803 F.2d 485 (9th Cir. 1986), 85-6289, Kirkpatrick v. City of Los Angeles

Docket Nº:85-6289.
Citation:803 F.2d 485
Party Name:Gary KIRKPATRICK and Eric R. Hermann, Plaintiffs-Appellants, v. The CITY OF LOS ANGELES, Daryl F. Gates, Chief of Police, and Lt. John Aggas, individually and in their official capacity, Defendants-Appellees.
Case Date:October 24, 1986
Court:United States Courts of Appeals, Court of Appeals for the Ninth Circuit

Page 485

803 F.2d 485 (9th Cir. 1986)

Gary KIRKPATRICK and Eric R. Hermann, Plaintiffs-Appellants,


The CITY OF LOS ANGELES, Daryl F. Gates, Chief of Police,

and Lt. John Aggas, individually and in their

official capacity, Defendants-Appellees.

No. 85-6289.

United States Court of Appeals, Ninth Circuit

October 24, 1986

Argued and Submitted May 7, 1986.

Page 486

Peter J. Ferguson (argued), Larry J. Roberts, Petersen & Ferguson, Santa Ana, Cal., for plaintiffs-appellants.

Robert Cramer, Asst. City Atty., Los Angeles, Cal., for defendants-appellees.

Appeal from the United States District Court for the Central District of California.

Before SCHROEDER and HALL, Circuit Judges, and HARDY, [*] District Judge.


Plaintiffs-appellants, Gary Kirkpatrick and Eric R. Hermann, former Los Angeles police officers ("the officers"), appeal from the district court's grant of summary judgment in favor of defendants-appellees, the City of Los Angeles, Chief of Police Daryl F. Gates, and Lieutenant John Aggas.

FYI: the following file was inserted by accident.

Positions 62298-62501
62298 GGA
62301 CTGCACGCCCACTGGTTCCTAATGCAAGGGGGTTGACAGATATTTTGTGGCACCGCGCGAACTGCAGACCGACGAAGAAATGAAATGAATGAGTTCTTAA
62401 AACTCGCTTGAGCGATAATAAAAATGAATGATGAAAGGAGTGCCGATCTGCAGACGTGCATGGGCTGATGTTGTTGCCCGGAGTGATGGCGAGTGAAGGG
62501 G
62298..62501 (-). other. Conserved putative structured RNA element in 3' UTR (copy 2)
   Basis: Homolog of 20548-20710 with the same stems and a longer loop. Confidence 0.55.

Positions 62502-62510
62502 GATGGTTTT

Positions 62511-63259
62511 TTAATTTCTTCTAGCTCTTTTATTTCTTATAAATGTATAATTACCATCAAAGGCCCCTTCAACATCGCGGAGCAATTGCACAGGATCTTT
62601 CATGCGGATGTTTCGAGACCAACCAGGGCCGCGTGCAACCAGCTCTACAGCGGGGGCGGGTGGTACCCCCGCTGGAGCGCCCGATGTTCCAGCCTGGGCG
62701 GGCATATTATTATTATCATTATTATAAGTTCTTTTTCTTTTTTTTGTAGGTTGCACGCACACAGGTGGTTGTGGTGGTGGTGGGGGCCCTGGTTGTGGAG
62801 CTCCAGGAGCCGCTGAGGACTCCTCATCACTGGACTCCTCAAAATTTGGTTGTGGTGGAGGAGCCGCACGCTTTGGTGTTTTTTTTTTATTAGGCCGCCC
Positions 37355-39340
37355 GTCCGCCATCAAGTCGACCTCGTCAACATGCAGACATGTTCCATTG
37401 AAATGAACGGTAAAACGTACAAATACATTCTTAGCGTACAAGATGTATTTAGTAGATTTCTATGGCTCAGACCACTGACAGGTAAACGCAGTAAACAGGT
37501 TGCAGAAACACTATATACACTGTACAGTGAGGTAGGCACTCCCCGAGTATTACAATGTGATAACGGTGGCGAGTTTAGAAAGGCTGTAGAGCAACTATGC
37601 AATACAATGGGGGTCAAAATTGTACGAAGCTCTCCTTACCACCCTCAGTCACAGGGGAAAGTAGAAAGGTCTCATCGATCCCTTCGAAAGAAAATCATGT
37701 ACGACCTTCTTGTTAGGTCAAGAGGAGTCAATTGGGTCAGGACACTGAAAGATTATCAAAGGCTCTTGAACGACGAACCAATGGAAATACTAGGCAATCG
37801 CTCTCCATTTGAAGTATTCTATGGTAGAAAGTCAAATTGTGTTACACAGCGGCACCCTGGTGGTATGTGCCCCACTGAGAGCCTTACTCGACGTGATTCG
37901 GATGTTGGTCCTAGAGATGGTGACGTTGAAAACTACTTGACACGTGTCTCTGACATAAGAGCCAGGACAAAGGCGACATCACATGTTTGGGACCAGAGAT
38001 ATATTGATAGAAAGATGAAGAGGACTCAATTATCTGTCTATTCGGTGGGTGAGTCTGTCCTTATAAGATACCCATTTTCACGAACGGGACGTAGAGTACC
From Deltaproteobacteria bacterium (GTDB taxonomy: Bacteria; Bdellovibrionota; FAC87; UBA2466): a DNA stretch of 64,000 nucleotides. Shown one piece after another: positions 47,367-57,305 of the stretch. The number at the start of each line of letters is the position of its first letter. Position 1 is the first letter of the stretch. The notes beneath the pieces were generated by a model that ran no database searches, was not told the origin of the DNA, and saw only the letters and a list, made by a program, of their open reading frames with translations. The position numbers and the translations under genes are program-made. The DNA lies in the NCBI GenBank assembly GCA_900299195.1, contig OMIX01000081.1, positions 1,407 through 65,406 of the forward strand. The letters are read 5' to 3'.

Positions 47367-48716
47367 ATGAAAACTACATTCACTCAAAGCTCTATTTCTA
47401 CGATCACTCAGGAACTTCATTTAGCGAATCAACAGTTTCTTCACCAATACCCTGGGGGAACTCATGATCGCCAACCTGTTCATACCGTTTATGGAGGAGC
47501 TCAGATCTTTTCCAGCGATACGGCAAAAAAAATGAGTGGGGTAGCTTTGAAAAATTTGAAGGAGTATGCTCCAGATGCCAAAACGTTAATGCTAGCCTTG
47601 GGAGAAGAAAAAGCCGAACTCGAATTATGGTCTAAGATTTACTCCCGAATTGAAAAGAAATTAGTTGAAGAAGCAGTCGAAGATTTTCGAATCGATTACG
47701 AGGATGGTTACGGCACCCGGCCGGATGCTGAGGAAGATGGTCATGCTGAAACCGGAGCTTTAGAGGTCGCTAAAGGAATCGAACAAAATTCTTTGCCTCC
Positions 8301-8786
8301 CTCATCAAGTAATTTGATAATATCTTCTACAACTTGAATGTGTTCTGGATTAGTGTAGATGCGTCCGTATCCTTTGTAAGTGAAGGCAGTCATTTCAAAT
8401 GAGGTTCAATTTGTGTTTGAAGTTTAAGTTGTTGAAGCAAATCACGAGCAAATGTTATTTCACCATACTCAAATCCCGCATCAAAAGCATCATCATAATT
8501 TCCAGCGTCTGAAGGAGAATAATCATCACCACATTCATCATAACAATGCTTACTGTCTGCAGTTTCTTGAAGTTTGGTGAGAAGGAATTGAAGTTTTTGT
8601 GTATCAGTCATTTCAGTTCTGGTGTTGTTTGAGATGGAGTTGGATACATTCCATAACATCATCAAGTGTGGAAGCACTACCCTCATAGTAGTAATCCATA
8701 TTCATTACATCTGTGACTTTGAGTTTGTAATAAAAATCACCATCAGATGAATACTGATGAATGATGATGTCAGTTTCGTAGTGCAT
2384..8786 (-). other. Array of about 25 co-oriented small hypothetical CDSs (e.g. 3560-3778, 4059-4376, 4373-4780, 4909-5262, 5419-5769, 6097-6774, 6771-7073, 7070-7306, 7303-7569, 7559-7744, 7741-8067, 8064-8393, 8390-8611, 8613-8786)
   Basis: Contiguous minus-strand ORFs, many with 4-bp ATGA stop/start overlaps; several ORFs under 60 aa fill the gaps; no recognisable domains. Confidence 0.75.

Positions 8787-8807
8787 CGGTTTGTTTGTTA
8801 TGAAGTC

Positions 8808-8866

On March 13, 1981, while performing their regular duties for the Los Angeles Police Department, the officers responded to a radio call regarding a disturbance at the scene of an automobile accident. At the scene they encountered Robert Rusk, who was intoxicated and had sustained a minor injury. The officers arrested Rusk because a computer check revealed that he was wanted on an outstanding misdemeanor arrest warrant. Before booking him, however, the officers took Rusk to a nearby hospital for medical treatment.

While at the hospital, Rusk told the attending physician that the officers had taken over $600 from him. Immediately after Rusk made this accusation, Kirkpatrick summoned Sergeant Johnson, one of the officers' supervisors who happened to be at the hospital. Johnson interviewed Rusk. During this interview, Rusk equivocated about the accusation and the amount of money allegedly stolen by the officers, eventually reducing the amount from $600 to $60. 1 Johnson searched the patrol vehicle